Wednesday, August 16, 2006

Sunday (Late Edition) Spurgeon

“Gather not my soul with sinners.”
Psalm 26:9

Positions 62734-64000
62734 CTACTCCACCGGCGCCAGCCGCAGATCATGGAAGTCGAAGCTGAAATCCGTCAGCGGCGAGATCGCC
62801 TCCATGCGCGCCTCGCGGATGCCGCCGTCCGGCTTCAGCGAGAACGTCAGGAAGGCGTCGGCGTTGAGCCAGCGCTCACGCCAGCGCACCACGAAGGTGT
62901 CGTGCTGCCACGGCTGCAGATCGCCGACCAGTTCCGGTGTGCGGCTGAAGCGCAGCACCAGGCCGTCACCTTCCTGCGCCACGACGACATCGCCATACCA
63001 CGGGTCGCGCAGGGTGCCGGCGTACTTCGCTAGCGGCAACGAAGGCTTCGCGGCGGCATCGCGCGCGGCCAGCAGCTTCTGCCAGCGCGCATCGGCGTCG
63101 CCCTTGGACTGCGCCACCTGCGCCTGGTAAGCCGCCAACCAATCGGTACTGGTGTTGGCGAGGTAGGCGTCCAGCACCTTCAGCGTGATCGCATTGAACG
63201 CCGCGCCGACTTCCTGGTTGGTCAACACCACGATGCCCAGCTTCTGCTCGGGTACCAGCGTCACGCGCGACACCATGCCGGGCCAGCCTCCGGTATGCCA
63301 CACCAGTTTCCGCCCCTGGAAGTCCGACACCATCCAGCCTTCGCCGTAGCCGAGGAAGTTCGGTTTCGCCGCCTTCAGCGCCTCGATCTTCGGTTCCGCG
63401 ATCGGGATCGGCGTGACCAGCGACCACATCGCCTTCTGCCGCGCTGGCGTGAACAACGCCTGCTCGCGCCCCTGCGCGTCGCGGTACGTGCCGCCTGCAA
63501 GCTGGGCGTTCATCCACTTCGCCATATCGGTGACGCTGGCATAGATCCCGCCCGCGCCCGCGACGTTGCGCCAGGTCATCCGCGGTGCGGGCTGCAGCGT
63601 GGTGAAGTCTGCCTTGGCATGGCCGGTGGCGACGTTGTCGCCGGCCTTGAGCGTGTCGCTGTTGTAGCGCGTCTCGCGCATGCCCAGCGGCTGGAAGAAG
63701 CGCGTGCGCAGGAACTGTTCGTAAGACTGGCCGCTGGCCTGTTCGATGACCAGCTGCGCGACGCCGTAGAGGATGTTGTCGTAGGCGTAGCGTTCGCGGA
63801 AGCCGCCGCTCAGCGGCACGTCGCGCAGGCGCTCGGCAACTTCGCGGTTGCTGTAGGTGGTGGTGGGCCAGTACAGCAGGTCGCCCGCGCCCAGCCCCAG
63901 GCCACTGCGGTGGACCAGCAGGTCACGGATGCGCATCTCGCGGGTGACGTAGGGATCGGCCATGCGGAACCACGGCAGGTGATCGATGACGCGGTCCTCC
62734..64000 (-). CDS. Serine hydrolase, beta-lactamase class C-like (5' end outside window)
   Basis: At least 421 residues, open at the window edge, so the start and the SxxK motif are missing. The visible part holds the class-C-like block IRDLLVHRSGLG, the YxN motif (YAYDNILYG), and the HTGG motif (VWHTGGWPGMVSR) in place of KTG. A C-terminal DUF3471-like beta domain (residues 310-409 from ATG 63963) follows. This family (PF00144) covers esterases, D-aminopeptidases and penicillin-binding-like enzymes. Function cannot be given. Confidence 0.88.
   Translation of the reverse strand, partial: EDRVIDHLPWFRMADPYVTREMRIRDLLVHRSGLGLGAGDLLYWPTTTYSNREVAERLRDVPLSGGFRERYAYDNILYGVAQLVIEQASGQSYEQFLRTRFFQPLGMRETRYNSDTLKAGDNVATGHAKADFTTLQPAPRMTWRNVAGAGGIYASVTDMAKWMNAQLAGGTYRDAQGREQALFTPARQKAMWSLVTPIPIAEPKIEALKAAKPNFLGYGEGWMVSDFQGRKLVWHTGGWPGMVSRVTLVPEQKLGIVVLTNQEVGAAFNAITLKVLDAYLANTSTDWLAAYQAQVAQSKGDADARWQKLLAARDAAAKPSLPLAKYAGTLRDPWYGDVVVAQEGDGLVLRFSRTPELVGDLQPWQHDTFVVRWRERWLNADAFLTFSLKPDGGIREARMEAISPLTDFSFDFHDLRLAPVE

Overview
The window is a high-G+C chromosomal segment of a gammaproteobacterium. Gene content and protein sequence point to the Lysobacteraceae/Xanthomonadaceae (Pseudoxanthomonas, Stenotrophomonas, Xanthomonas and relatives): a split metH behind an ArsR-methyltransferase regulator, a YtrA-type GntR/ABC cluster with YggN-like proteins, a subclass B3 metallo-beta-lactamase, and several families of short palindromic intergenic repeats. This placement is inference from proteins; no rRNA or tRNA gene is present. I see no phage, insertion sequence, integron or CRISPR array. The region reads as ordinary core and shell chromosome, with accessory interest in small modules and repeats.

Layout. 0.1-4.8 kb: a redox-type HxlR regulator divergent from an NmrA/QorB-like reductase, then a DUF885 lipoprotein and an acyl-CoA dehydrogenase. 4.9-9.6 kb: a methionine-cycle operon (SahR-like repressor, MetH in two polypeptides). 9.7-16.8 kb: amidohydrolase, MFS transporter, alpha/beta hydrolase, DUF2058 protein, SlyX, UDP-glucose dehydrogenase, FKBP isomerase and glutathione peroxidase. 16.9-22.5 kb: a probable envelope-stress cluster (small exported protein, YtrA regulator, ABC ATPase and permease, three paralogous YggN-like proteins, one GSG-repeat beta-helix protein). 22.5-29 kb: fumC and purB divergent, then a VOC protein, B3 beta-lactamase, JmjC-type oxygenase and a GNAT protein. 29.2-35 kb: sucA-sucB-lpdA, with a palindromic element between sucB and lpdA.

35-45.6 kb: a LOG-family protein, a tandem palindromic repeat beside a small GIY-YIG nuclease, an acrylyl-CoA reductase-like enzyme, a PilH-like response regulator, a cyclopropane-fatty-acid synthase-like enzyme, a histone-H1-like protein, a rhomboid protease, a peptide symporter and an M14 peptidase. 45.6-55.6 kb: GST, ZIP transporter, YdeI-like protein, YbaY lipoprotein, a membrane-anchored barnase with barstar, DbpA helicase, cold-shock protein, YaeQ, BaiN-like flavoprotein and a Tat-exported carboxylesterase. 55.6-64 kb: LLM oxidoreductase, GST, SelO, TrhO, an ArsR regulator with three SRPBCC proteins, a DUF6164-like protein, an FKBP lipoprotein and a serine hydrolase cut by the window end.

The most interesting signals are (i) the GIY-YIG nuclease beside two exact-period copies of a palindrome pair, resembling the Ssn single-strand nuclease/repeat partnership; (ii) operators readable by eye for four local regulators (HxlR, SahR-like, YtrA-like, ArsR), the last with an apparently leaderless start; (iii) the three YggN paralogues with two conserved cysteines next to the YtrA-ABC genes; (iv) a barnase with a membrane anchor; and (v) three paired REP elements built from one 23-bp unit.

We know that when impenitent sinners are gathered at the last, their characters will be the same. They were filthy here, they will be filthy still. Here on earth their sin was in the bud—in Hell it will be fullblown. If they were bad here, they will be worse there. Here they were restrained by Providence, by company, by custom—there, there will be no restraints. Hell will be a world of sinners at large, a land of outlaws, a place where every man shall follow out his own heart’s most horrible inclinations. Who would wish to be with them? Then again, the place where they will be gathered alarms us—the pit of Hell, the abode of misery and wrath forever— who would be gathered there? Then, their occupation. They spend their time in cursing God—in inventing and venting fresh blasphemies. They go from bad to worse—climbing down the awful ladder of detestable depravity. Who would wish to be with them? Remember too, their sufferings. The pain of body and of soul they know, when God has cast both body and soul into Hell. Who would wish to be with them? Remember, too, that they are banished forever from God and God is our sun, therefore they are in darkness. God is our life, therefore they are worse than dead. God is our joy, therefore they are wretched to the extreme. Why, this would be Hell, if there were no other Hell to a Christian—to be banished from his God. Moreover, they are denied the joys of Christ’s society. No Savior’s love for them, no blissful communion at His right hand, no living fountains of water to which the Lamb shall lead them. O my God, when I think of what the sinner is, and where he is, and how he must be there forever, shut out from You, my soul may well pray with anguish that prayer, “Gather not my soul with sinners.”

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